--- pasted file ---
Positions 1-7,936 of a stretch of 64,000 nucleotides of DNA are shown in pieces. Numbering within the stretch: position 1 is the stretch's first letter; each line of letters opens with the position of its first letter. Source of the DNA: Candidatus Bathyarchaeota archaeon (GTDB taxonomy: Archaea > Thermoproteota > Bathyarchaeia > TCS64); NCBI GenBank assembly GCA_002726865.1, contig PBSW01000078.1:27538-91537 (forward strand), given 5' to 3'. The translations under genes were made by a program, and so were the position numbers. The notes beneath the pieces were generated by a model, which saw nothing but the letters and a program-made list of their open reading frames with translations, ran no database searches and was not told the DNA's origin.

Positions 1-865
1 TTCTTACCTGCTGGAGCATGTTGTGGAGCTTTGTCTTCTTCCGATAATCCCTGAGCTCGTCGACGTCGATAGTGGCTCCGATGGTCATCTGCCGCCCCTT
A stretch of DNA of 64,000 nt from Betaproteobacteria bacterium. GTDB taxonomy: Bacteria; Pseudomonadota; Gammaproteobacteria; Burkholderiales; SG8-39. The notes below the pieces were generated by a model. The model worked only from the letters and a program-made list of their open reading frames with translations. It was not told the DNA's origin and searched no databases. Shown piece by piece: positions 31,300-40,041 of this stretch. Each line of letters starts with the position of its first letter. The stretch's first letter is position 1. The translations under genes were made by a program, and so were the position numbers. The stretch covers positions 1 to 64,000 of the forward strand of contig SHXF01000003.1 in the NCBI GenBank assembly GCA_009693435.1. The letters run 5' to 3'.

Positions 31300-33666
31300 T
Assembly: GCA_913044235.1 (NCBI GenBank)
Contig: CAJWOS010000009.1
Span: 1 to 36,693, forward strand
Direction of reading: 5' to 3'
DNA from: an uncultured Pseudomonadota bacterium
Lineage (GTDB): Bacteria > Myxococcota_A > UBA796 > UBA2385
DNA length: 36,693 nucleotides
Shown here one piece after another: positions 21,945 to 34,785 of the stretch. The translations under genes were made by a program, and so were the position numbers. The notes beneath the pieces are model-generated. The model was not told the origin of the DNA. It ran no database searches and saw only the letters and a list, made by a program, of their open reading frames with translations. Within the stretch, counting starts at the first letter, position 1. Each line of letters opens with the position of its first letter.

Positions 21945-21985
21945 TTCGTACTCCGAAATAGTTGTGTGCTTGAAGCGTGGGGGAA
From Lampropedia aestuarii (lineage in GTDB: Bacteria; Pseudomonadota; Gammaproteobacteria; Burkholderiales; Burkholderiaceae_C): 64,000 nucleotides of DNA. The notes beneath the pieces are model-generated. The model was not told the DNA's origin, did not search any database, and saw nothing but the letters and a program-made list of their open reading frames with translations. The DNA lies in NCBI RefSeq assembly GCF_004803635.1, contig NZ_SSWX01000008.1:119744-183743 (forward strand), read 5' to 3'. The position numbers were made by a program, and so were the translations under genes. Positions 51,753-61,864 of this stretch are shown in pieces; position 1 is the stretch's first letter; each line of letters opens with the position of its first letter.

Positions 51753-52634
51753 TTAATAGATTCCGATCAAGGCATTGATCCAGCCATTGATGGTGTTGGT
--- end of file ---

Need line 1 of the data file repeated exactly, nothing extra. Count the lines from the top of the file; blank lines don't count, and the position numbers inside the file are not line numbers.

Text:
Positions 1-7,936 of a stretch of 64,000 nucleotides of DNA are shown in pieces. Numbering within the stretch: position 1 is the stretch's first letter; each line of letters opens with the position of its first letter. Source of the DNA: Candidatus Bathyarchaeota archaeon (GTDB taxonomy: Archaea > Thermoproteota > Bathyarchaeia > TCS64); NCBI GenBank assembly GCA_002726865.1, contig PBSW01000078.1:27538-91537 (forward strand), given 5' to 3'. The translations under genes were made by a program, and so were the position numbers. The notes beneath the pieces were generated by a model, which saw nothing but the letters and a program-made list of their open reading frames with translations, ran no database searches and was not told the DNA's origin.